It’s the first week of term… new class, new diary, new bag, new school year……………..new school garden.
I love this time of year, not just because of my penchant for stationery, which I have ample chance to indulge, but because it’s so full of possibilities. Whether you are starting from scratch and forming a whole new garden on a spare patch of ground or are working with an existing garden, there is a sense of turning over the page and writing on a clean sheet.
If your school garden was productive last year, it is highly likely that you’ll have some things to harvest, seeds to collect and weeds and spent crops to clear. If not, then there’ll be plenty to keep your classes occupied getting ready for growing. Here’s a bit of advice for the coming weeks.
- Wildlife gardening If you have been growing sunflowers, do leave some heads for the birds as well as harvesting some seeds.
- Collecting seed Sweet peas which have gone to seed can be collected ready to sow in a few weeks’ time in modules. Calendula seeds are easy to collect too. Use a paper bag. Carefully cut the dried seed head off the plant and place it into the bag. When you’ve collected plenty give the bag a shake and the seeds will drop off. Then you can carefully sort the seeds from the waste plant material and divide them between envelopes, which the children have decorated. Any seeds you don’t need can be sold at the Christmas Fair. Spread the flower love.
- Clearing away spent crops and weeds may make a whole heap of debris. If you haven’t sorted your compost, now’s the time to start. Last year’s weeds and dead stems are this year’s free fertility. Why buy compost when you can make your own? Don’t forget to chop everything up (or borrow a chipper) and don’t include the roots of perennial weeds, weeds that spread by runners (unless you’ve fried them for a couple of months in a black bag, into which you’ve poked some holes) or weeds that have gone to seed. They can go in a green bin.
- Starting a new garden doesn’t have to be about back breaking digging. If you have time, putting down a double thickness of damp cardboard, weighted down with stones will ensure that by Spring sowing time you’ll have a weed free patch for planting. But some digging in time for Autumn sowing is a great work – out.
- Spread the word. A great flower patch has a buzz about it. That means there will be buzzy bees feeding from it when it is in flower and busy bees working in it all year round or queueing up to buy your flowers. Now’s the time to spread the word and tell the school community about it. Ask for volunteers to help out, compile a list of potential customers and hold work sessions where there are specific jobs to do and yummy refreshments for the workers. If your school has a ‘Back to School’ Night early on in the term, ask for a slot to tell people about what you’re planning.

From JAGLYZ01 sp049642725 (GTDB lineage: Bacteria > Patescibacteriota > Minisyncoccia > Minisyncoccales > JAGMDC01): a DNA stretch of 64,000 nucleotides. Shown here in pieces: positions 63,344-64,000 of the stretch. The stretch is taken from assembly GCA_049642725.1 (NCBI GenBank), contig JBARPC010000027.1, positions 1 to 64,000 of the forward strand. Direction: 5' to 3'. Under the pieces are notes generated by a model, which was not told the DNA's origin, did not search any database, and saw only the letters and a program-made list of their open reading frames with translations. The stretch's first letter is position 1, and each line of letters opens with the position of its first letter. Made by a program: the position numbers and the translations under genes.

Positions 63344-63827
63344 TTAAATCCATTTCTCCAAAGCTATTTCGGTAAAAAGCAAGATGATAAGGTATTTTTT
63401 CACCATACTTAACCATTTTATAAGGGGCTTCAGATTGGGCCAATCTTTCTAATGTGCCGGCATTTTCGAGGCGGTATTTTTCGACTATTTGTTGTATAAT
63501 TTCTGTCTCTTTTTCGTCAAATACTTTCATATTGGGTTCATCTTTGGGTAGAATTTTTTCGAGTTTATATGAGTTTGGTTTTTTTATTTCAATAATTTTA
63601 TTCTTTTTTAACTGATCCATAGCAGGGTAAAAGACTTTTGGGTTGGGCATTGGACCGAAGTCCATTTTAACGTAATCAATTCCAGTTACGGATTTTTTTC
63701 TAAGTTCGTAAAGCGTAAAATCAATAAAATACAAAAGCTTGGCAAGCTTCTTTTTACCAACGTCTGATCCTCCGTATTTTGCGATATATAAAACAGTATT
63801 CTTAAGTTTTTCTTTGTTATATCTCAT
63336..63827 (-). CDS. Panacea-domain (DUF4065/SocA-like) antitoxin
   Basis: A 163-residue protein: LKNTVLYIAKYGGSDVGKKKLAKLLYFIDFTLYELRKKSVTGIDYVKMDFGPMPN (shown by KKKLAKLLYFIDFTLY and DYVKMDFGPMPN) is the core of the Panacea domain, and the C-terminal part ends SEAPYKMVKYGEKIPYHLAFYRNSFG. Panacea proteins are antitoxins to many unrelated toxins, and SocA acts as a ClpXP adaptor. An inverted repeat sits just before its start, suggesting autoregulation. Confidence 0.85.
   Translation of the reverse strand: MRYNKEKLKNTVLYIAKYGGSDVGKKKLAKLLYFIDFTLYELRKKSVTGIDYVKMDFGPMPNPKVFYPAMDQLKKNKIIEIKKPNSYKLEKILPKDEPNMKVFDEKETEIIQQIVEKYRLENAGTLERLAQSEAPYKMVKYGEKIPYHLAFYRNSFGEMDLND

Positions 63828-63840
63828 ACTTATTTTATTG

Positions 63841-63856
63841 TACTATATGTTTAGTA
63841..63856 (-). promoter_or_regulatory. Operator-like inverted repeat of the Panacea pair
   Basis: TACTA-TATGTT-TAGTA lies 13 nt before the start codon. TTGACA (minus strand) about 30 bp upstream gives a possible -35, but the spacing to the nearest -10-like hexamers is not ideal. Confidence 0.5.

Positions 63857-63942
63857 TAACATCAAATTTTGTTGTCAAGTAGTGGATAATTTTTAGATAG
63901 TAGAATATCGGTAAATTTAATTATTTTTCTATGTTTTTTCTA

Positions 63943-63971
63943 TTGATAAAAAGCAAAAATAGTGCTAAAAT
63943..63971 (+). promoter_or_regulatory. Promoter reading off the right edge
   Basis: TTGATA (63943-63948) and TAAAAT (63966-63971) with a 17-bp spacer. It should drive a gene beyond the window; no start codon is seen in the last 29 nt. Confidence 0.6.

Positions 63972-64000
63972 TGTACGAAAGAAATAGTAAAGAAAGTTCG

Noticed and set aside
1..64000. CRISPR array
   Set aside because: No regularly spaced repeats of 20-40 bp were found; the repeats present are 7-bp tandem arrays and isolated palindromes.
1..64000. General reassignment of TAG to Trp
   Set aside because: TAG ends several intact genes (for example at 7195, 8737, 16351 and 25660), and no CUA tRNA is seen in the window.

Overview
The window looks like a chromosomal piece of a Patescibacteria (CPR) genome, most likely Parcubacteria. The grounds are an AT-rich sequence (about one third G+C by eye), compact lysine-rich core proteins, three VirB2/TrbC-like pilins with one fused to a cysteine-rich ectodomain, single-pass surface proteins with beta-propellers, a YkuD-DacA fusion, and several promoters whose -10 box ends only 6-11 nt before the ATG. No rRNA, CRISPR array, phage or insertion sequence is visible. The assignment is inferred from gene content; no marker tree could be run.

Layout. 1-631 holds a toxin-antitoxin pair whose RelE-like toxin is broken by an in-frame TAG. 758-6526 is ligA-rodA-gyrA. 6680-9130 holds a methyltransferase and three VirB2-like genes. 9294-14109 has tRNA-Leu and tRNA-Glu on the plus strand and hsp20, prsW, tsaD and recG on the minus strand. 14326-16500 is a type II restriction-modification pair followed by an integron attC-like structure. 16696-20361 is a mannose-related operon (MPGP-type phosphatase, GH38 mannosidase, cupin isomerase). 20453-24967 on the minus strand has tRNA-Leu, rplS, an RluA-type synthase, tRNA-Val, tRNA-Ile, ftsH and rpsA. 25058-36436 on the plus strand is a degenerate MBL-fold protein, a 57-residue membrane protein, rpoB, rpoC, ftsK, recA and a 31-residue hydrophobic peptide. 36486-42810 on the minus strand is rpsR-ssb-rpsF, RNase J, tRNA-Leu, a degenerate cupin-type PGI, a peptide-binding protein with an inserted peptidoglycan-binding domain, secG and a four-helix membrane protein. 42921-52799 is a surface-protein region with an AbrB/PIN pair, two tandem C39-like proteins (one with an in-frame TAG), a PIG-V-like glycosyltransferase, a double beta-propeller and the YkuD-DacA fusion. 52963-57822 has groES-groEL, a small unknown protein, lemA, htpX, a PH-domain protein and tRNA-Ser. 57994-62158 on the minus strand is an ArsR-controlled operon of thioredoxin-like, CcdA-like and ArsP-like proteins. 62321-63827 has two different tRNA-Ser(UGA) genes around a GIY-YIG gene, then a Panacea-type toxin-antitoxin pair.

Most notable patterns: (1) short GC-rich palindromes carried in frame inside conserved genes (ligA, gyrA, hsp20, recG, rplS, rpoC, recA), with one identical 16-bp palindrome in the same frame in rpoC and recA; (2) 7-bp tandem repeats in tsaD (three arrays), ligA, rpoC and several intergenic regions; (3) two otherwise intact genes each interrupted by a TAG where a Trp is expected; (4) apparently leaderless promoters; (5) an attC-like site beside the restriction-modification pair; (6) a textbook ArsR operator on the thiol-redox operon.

- Set up your recycling bank You’ll get through a whole heap of cardboard rolls, plastic cartons, trays and bottles during the year. You’ll also be able to make use of old plant pots, seed trays and half used bags of compost. Some of you may wish to be the happy recipients of divided perennials, seeds, bulbs and cuttings. Decide what you need and set up a mechanism for letting people know that and collecting it easily. If you’re not organised you might end up with nothing or (much more likely) too much stuff you can’t use which you then have to dispose of.
- Have a bulb moment Autumn means bulbs – daffodils, tulips, alliums… The sooner you order them (or ask for donations) the better as you’ll have the pick of good quality bulbs. Nothing squishy or dessiccated will do. Start with daffs in September, then alliums but don’t bother putting in tulips until November, especially if the promised heatwave actually happens as they need the cold weather. Hold school community bulb sessions. Spread the load. It’s no fun planting hundreds of bulbs on your own. Welcome with open arms (and trowels) those valuable parent and grandparent volunteers. Coffee, hot chocolate and cake is a must for the workers obviously.
- It’ll soon be Christmas I know. I hate to think about it this early but if you want to make some money at the Christmas Fair you’ll need to plan ahead. Selling potted bulbs, natural Christmas decorations or door wreaths are all great ideas.
- Cultivate a foraging habit The autumn term is a great time to get to know your locality and see just how much is available for free. Blackberries, elderberries, sloes, holly, weeping birch may well be just a short walk away. Honing those vital observation skills is a useful class activity. Sara can spot a useful piece of greenery at sixty paces.
If you’re one of our member schools we’ll be posting up lots of activities, suggestions, hints and tips this term to turn your school flower patch into a vibrant learning zone. If you’re not, what are you waiting for? Use this blog as a starting point to see what we’re all about and take the plunge. Where else can you get a whole year’s National Curriculum linked outdoor learning opportunities, seeds, staff support and advice from experts for just £85?